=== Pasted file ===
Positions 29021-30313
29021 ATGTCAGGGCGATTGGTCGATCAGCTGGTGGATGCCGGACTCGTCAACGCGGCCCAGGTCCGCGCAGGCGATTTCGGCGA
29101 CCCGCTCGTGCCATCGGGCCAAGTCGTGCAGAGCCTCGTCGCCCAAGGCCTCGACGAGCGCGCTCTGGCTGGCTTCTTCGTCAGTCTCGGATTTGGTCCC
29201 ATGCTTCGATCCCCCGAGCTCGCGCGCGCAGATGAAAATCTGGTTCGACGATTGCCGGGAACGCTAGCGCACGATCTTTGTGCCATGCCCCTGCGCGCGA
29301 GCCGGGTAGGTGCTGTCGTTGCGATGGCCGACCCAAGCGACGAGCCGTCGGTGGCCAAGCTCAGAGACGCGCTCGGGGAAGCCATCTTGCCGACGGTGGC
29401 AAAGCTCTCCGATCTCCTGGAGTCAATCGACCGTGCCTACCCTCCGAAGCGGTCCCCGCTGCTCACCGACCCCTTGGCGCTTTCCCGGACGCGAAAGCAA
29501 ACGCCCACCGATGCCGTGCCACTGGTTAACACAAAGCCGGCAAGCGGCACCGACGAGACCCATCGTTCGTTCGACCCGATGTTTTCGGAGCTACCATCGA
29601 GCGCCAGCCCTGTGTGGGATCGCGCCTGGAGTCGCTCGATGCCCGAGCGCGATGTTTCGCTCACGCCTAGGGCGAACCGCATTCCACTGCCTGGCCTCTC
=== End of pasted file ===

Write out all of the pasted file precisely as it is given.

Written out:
Positions 29021-30313
29021 ATGTCAGGGCGATTGGTCGATCAGCTGGTGGATGCCGGACTCGTCAACGCGGCCCAGGTCCGCGCAGGCGATTTCGGCGA
29101 CCCGCTCGTGCCATCGGGCCAAGTCGTGCAGAGCCTCGTCGCCCAAGGCCTCGACGAGCGCGCTCTGGCTGGCTTCTTCGTCAGTCTCGGATTTGGTCCC
29201 ATGCTTCGATCCCCCGAGCTCGCGCGCGCAGATGAAAATCTGGTTCGACGATTGCCGGGAACGCTAGCGCACGATCTTTGTGCCATGCCCCTGCGCGCGA
29301 GCCGGGTAGGTGCTGTCGTTGCGATGGCCGACCCAAGCGACGAGCCGTCGGTGGCCAAGCTCAGAGACGCGCTCGGGGAAGCCATCTTGCCGACGGTGGC
29401 AAAGCTCTCCGATCTCCTGGAGTCAATCGACCGTGCCTACCCTCCGAAGCGGTCCCCGCTGCTCACCGACCCCTTGGCGCTTTCCCGGACGCGAAAGCAA
29501 ACGCCCACCGATGCCGTGCCACTGGTTAACACAAAGCCGGCAAGCGGCACCGACGAGACCCATCGTTCGTTCGACCCGATGTTTTCGGAGCTACCATCGA
29601 GCGCCAGCCCTGTGTGGGATCGCGCCTGGAGTCGCTCGATGCCCGAGCGCGATGTTTCGCTCACGCCTAGGGCGAACCGCATTCCACTGCCTGGCCTCTC